You and me both. Long ago, Chuck Taylor wrote a very nice review of the rifle. It sounded as if it was an excellent alternative to the AR

          • Caffeinated

            Yeah I got to play with one in my earlier years and it was a little rough along the edges but seemed to be AK reliable with the ergonomic controls of the AR platform.

          • Pete Sheppard

            I actually got to handle a mid-’90s model with the AWB thumbhole stock.

  • Marc

    Looks like the piston could swivel around the pin that connects it to the bolt carrier. I think a more rigid connection would be preferable.

    • Rigidity causes binding; that’s why the AK also has a flexible piston.

  • Uniform223

    I heard about this rifle a few times. Did it also have issues with carrier tilt?

    • I don’t know that anyone still living knows.

  • claymore

    The M-16’s we fam fired in the USMC in 1969 had the 4 position selector installed. Burst and automatic and it had an engraved plate in red showing the positions covering the normal ones built into the receiver. Never could get a look under that plate to see if they were marked normally underneath.

  • Andrey Martim

    I have a question, and English is my second language, so help me…

    That rear sight “guards” that look a lot like the ones on the Stoner, the Uzi and the Thompson pre-wa models… Even the AR-15 have some that looks like it in the carrying handle… What is the purpose of these things? It really is a guard or… i just can’t find a purpose for two more pieces of metal on the gun.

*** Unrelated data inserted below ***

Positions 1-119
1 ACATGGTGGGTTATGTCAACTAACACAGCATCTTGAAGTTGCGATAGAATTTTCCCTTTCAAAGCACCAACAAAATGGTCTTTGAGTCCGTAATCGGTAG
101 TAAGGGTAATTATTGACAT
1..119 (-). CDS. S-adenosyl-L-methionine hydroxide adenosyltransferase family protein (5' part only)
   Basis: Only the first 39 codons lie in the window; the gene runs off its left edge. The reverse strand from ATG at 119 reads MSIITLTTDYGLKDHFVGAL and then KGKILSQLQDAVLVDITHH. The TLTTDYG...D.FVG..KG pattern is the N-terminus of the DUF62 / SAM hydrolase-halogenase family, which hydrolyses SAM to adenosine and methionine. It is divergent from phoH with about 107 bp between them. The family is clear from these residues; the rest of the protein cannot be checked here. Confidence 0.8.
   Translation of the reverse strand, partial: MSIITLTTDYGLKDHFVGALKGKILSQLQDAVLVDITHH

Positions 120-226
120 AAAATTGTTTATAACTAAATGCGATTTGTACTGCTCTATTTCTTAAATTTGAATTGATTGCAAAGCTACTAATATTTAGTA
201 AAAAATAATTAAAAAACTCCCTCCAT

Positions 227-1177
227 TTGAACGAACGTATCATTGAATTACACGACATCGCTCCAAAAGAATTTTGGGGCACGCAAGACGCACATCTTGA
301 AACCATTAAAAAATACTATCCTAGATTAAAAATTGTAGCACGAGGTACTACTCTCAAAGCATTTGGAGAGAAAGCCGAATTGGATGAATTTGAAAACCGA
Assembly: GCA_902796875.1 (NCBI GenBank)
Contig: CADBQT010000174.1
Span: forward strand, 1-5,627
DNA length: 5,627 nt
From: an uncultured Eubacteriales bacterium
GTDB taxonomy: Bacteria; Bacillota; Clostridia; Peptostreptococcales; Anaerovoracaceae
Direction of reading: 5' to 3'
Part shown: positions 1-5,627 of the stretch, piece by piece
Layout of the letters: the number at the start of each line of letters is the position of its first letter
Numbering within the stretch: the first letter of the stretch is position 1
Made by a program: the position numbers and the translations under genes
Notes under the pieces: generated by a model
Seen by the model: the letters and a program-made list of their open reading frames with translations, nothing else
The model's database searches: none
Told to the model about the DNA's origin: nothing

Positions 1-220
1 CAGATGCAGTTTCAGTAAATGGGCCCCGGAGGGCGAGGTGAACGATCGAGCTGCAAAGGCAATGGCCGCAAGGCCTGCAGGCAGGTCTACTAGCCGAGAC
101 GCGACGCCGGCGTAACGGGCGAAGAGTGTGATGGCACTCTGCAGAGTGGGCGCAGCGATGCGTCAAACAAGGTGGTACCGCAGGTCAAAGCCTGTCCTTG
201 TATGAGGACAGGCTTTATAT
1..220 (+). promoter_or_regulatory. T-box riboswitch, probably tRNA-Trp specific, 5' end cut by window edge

• It just protects the rear sight from damage or being bumped out of adjustment. Simpler rear sight designs, like those on the AK or FAL, do not really need protection as they have minimal adjustment anyway.

      Now, why the M1 Thompson had those protective wings too, I have no bloody idea.

      • Andrey Martim

        Thanks man!

      • Tom

        No experience here so just speculating but could the posts be used as some sort of crude gutter sight for close work ie. room clearance.

        • In a couple of cases it was advertised as such, but in general I’m not sure if it was considered useful for that purpose.

  • Bob

    Reckon if someone made a copy of that it’d sell quite well commercially…

  • Zebra Dun

    It all started when they didn’t put a gun on the F4F Phantom Jet.